With many high profile promotional debuts in 2021, the year hit the archives as a memorable one. Many registering successful spells of competition throughout the 12 months. Whether from the regional ranks or fellow major organizations, plenty of fighters made the switch. None quite came close to Michael Chandler.
A multiple time Bellator champion, lightweight Michael Chandler signed a multi-fight deal with the UFC in 2020 after years of negotiations. Despite being in his mid-thirties, he believed the timing was right, aiming for nothing short than undisputed gold. And within a few months, opinions would be capsized…
Chandler was quickly matched with the well-respected Dan Hooker, a man known for his chin and ability to weather the storms of adversity. As well as a top opponent, he’d take the co-main event spot at UFC 257 in a pay-per-view headlined by Dustin Poirier and Conor McGregor. With all eyes watching, all that was left to do was perform.
Heading into the fight, multiple things were clear from the bounce. For Hooker; his best bet was to play the range game, sticking to low kicks, constant jabbing and sharp knees up the middle. To say these would be a threat to Chandler is an understatement. The former Bellator poster-boy has had previous issues with lower leg kicks, and his routine of dipping between exchanges makes him prone to knees. Although its easier said than done, Hooker winning through these tactics wouldn’t be surprising, as the Kiwi entered the January 23rd bout the betting favorite.
Michael’s methods to victory were very different. Known for his grinding wrestling style, he’d have more than enough skill to dump him to mat and work from full guard or a position as dangerous as top mount. Even without relying on wrestling, his power alone would warrant a big enough threat for Hooker to second-guess initiating and surrender control of the cage. The latter would come to fruition, granting Chandler more time to operate as he forced his foe into a trap.
Chandler immediately shifted towards Hooker, bobbing in and out of kicking range. His wide stance, which seemingly left his lead leg vulnerable, may have been a temptation for his opponent. Yet doing so ups his chances of successfully checking any leg kicks coming. With Hooker nibbling on the numerous feints and level changes, Chandler had the green light to press onwards, soon to up his output.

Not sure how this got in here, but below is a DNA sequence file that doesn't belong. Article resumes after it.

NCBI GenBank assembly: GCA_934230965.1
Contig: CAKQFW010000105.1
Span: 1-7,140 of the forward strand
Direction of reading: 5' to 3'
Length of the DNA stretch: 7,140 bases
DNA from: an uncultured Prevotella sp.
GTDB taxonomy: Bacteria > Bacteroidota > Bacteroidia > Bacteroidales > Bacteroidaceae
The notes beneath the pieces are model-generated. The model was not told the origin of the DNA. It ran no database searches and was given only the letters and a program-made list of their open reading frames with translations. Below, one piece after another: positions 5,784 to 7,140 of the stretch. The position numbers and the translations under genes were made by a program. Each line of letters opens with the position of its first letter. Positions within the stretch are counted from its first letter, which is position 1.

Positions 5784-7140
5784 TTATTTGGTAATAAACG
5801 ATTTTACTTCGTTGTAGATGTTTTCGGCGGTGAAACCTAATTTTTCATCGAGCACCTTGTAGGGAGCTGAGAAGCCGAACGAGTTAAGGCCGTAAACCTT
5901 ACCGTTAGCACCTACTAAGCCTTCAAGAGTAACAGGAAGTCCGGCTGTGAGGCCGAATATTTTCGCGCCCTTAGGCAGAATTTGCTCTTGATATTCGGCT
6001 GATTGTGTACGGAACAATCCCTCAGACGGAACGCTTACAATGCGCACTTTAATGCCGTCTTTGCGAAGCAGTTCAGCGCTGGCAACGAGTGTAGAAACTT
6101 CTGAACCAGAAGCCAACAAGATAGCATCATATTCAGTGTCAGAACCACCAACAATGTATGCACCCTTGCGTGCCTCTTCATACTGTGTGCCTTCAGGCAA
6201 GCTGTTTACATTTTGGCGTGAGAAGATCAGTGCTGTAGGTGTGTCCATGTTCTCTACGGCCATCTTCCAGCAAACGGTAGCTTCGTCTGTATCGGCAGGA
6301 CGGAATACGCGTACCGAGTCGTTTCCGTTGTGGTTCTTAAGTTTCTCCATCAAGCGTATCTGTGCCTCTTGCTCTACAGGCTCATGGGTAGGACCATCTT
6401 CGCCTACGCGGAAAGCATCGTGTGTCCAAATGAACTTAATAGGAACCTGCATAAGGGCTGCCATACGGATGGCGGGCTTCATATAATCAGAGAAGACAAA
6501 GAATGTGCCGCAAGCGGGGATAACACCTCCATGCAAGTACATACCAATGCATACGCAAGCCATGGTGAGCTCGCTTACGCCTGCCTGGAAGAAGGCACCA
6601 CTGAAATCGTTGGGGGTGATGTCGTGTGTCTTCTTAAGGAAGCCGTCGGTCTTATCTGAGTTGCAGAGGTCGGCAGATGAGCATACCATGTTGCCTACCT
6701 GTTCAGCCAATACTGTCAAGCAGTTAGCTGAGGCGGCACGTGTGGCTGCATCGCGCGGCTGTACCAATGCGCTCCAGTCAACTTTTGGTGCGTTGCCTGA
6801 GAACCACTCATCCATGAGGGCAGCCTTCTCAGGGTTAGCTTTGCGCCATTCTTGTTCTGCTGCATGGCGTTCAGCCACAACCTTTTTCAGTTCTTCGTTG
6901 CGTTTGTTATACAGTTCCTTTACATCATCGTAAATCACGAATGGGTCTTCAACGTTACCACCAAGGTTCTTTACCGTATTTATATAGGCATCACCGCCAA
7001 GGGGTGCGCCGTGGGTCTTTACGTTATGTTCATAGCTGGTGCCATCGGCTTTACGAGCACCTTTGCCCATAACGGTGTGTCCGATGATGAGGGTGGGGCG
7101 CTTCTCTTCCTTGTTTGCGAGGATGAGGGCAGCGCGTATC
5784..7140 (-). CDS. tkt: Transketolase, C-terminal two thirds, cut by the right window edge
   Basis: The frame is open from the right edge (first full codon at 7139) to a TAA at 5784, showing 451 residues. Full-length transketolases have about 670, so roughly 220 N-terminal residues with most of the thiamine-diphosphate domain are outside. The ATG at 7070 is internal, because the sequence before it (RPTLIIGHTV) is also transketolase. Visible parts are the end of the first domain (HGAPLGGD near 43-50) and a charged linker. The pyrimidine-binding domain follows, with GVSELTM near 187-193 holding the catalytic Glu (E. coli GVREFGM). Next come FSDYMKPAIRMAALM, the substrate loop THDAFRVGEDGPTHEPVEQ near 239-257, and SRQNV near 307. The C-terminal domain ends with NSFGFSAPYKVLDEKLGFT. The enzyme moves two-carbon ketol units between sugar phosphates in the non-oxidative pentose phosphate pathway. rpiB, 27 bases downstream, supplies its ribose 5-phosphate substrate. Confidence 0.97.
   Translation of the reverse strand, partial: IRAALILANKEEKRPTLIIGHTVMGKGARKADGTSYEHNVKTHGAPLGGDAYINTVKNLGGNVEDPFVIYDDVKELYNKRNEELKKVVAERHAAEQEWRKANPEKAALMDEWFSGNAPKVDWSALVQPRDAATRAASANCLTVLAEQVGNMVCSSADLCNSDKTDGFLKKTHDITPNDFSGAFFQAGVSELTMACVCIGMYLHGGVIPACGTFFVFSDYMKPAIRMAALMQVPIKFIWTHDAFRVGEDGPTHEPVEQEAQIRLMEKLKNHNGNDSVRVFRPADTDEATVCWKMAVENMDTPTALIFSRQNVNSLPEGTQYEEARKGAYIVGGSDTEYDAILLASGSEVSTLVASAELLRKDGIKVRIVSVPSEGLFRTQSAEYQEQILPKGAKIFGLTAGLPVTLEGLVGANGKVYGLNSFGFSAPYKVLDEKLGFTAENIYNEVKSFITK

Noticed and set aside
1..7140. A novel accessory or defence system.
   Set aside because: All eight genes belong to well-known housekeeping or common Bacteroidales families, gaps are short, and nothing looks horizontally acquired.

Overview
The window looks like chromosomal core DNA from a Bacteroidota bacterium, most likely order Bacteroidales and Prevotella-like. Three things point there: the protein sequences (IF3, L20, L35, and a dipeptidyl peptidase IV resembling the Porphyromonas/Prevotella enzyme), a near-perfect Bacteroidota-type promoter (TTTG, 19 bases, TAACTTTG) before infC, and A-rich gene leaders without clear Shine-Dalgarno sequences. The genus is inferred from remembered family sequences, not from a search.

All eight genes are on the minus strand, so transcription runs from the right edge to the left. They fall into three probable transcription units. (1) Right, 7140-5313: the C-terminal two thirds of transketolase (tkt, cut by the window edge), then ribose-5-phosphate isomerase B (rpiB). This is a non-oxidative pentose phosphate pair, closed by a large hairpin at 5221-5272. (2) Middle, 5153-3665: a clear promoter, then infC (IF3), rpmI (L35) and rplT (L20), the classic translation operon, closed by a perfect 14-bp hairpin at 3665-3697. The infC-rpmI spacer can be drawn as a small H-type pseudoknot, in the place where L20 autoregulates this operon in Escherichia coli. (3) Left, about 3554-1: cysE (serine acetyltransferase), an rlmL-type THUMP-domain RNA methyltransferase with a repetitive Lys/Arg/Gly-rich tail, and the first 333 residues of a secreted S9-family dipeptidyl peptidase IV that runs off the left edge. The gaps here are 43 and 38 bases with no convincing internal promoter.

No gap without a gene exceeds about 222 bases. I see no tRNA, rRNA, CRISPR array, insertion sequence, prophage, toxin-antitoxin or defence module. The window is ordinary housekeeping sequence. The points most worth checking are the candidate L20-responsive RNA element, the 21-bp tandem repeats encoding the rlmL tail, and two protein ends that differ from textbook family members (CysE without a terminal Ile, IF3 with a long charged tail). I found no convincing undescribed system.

Single-shot body punches were the tool of choice, as “Iron” landed a number of straight rights to the midsection. The idea was to gradually lower and manipulate the guard of Hooker, which worked, as when Chandler rushed forward with a body feint (that would turn into a right hook upstairs). He resorted to a panicked, one-armed long guard (though not covering his face).
While he doesn’t connect cleanly, Chandler does what we just spoke about.
Hooker decided it’d be wise to use more leg kicks in order to keep the bout at his range, aiming to stop Chandler’s incessant pressure and cage cutting. In response, Michael upped this pressure. Although he did shift out of range when fearing a kick, he closed the distance well and worked around Hooker’s long, extended arm. He mainly stuck to single-shots, switching between the head and body.
Above, you can see the effect a single shot has as it forces Hooker against the fence. The attempted 1-2 causes him problems, too, and shows a visibly confident Chandler beginning to let his hands go.
Chandler dips to bring down his opponents lead hand and garners the exact reaction he was after. Now given the green light, he repeats the dipping action while firing the aforementioned body shot, except this time, he ties a left hook to the sequence. The decision to do so was simple yet fantastic, as the iron-chinned Hooker had been circling in its direction all night.
The message was clear – Michael Chandler had arrived. To run through a man of Dan Hooker’s calibre is impressive enough, let alone in under three minutes. Big things were expected to follow, but none could predict the opportunity that’d await the now ranked lightweight.
Four months later he’d meet Charles Oliveira in the Octagon with UFC gold on the line. In spite of coming up short, he gave a good account of himself, proving he belongs amongst the best in the world. His year wasn’t finished there, however. In November, Chandler battled in a three-round war with Justin Gaethje, a contest many regarded as Fight of the Year.
Even with a promotional record of 1-2, his career in the UFC has been a successful one. Debut of the Year isn’t so bad, after all…